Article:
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A star is born

/ 05:07 AM December 30, 2019

During the revolution against Spain, at the end of the 19th century, Filipino priests were also involved in a nationalist religious movement to protest abuses by Spanish friars and their own second-class standing in a foreign-dominated church establishment in the country.

Led by Gregorio Aglipay and Isabelo de los Reyes, they set up the Philippine Independent Church, also known today as the Aglipayan church in honor of its founder, in 1902.

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They broke away from the Roman Catholic Church and rejected the authority of the Vatican. Among the decrees issued by the new faction was one abolishing the celibacy requirement for priests and allowing them to marry.

Aglipay and his colleagues were way ahead on this one.A young, gifted cleric from Laoag, Ilocos Norte was one of the key followers of Aglipay.

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Santiago Fonacier also had literary inclinations and edited a number of Spanish periodicals while translating Jose Rizal’s two novels, “Noli Me Tangere” and “El Filibusterismo,” into Ilocano.

In 1912, Fonacier was elected to the first Philippine Assembly as representative for the first district of Ilocos Norte, and later won as senator for the Ilocos region. He also served as a member of the Board of Regents of the University of the Philippines and the Philippine Independence Mission to the United States.

It was Aglipay who introduced Fonacier to Carmen Jamias, a sister of my mother. In September 1909, they were married and had eight children, all of whom were baptized with Ilocano names in rites officiated by Aglipayan church officials. The first was a girl, Emma (accent on the second syllable), the Ilocano word for modesty. Next came Laing, a boy, meaning goodness. Third was another boy, Lawag, for brightness, and the fourth was Bituen—a beautiful star.

The fifth child was Wayawaya, meaning freedom, as she was born on the eve of July 4, US Independence Day under a Commonwealth regime.

The sixth was a boy, Gasat, meaning luck or good fortune (Fonacier had just won election as a senator). Next came Anos, another boy, meaning patience, and the last, also a boy, Takling, the Ilocano word for refuge or sanctuary. While all the children were given Ilocano names, the grandchildren had Tagalog titles such as Tagumpay, Sikat, Araw, or Bayani.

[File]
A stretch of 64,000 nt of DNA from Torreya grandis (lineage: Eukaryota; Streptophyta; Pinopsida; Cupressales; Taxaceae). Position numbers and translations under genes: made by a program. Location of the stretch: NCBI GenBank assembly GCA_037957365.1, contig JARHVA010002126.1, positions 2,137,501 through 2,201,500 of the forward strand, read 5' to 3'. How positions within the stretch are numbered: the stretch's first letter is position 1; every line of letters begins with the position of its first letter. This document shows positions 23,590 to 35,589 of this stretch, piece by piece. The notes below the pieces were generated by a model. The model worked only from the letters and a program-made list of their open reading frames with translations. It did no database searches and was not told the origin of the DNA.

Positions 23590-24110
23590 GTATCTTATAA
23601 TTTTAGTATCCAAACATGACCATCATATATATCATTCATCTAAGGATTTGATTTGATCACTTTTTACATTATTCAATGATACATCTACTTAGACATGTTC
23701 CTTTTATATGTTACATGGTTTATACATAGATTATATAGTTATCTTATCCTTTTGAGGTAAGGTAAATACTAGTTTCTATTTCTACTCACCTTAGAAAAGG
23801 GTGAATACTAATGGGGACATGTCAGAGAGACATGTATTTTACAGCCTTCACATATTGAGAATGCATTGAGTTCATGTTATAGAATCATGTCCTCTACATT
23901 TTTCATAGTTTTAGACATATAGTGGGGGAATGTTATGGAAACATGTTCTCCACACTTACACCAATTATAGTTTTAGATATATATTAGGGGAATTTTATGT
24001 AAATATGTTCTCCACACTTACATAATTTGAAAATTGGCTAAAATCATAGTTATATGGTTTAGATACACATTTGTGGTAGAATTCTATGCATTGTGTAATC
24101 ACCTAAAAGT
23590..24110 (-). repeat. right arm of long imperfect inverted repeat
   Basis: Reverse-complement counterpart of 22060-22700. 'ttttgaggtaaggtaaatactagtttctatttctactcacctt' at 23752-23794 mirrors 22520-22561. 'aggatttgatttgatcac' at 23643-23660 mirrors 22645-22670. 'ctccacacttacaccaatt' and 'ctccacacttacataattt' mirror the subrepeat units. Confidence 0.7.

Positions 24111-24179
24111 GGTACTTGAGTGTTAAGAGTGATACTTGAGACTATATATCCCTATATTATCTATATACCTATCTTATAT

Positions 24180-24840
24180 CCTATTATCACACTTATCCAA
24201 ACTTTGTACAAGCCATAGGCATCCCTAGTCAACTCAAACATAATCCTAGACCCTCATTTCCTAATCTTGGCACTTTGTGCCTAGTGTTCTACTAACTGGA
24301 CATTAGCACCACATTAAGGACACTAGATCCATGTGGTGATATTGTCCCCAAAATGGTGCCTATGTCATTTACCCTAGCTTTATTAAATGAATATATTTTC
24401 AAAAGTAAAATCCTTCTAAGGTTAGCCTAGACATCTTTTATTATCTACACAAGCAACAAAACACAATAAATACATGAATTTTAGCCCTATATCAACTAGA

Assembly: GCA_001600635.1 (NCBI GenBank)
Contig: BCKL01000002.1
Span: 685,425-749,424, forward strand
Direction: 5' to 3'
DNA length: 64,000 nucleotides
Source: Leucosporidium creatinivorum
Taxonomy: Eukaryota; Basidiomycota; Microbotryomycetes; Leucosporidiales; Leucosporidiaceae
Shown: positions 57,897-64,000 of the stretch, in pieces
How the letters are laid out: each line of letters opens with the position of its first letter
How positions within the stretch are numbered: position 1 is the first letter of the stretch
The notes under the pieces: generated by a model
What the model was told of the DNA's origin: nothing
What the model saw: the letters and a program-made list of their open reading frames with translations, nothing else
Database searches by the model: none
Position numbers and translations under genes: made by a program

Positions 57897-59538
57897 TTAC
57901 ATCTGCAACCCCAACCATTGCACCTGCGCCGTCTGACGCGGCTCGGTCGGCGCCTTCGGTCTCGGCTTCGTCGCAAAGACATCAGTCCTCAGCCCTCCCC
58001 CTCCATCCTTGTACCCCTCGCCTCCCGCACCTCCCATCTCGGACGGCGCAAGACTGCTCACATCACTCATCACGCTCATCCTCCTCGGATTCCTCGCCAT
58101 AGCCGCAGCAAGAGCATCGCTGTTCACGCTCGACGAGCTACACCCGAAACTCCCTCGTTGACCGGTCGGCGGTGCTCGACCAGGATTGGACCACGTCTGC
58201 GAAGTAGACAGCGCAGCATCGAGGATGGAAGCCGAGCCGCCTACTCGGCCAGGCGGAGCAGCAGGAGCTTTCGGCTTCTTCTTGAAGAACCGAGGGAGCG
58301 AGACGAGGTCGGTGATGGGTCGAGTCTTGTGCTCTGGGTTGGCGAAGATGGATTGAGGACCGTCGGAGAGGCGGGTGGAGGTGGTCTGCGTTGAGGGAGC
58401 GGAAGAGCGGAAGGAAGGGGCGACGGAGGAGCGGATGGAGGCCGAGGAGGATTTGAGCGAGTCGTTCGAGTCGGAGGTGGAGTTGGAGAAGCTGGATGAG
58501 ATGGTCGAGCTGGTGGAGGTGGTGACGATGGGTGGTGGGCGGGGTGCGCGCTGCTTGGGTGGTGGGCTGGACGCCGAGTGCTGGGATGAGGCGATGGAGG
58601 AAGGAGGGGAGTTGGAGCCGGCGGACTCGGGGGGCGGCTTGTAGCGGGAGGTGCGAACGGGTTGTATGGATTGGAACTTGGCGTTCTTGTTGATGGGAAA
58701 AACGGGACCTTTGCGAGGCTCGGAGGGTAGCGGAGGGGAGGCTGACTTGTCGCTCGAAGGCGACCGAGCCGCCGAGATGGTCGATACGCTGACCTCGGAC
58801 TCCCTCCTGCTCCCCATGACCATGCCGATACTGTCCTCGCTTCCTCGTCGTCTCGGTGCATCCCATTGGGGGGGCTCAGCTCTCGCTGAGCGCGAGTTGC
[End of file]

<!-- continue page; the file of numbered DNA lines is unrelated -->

Upon the death of Aglipay in 1940, Fonacier was chosen Obispo Maximo (Supreme Bishop) of the Philippine Independent Church.

Going back to the fourth child, Bituen, today is her 99th birthday, the oldest of two survivors among the eight children of Santiago and Carmen Fonacier.

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Born on Dec. 30, 1920, she will be 100 years old next year, making her eligible for the P100,000 gift given to senior citizens who reach their centennial year.

I am reminded that during earlier consultations regarding the Senior Citizen Law, I had proposed the amount of P1 million as a gift for senior citizens marking their 100th year. To my mind, P100,000 was too small an amount to mark such a remarkable personal achievement. It was not approved.

At 99, Bituen is still a beauty and remains in the pink of health, suffering no major ailments through the years. After finishing at UP High in 1936, she went on and earned a BS in Education degree at the University of the Philippines.

She became an English teacher, first at the Pangasinan National High School, where Angela Valdez Ramos, mother of President Fidel Ramos, also taught. At Southeastern College in Pasay City, she continued to teach English and later became Dean of Women. Her last teaching position was at Far Eastern University.

All those years spent teaching English is reflected in the way she speaks the language—perfect grammar, diction and pronunciation. What a far cry from the English you hear these days, even from college graduates.

We have deteriorated so badly in what was once our great advantage over neighbors in the region. The current trend of mixing Tagalog and English will bring us nowhere in an increasingly global society.

Bituen, daughter of the Obispo Maximo, would marry Rizalino Pablo, the son of another high-ranking Aglipayan cleric. Pablo was the first executive director of the National Economic Council, now the National Economic and Development Authority. Their marriage would produce six children, two of whom would serve as undersecretary in two different Cabinet departments. Lualhati Pablo was undersecretary of the Department of Social Welfare and Development, while younger brother, Mabini (EQ) Pablo, held the same position in the Department of Public Works and Highways, both serving with exemplary professionalism and integrity.

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TAGS: Alipay, Filipino priests, Religion, Spanish friars
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